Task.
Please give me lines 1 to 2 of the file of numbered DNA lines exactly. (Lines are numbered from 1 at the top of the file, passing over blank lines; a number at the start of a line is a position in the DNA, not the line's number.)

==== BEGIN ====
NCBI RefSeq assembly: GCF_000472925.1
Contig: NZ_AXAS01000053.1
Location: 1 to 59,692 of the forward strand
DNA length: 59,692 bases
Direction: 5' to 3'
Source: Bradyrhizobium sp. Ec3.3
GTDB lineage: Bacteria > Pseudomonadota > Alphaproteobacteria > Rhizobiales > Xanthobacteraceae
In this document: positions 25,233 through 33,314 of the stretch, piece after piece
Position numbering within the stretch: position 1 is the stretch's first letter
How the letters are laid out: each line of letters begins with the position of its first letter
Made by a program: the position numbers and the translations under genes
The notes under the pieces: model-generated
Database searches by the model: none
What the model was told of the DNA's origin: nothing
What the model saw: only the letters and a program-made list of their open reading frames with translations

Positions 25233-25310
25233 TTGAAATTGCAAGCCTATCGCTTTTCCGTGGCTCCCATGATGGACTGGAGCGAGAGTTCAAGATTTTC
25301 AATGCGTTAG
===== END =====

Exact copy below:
NCBI RefSeq assembly: GCF_000472925.1
Contig: NZ_AXAS01000053.1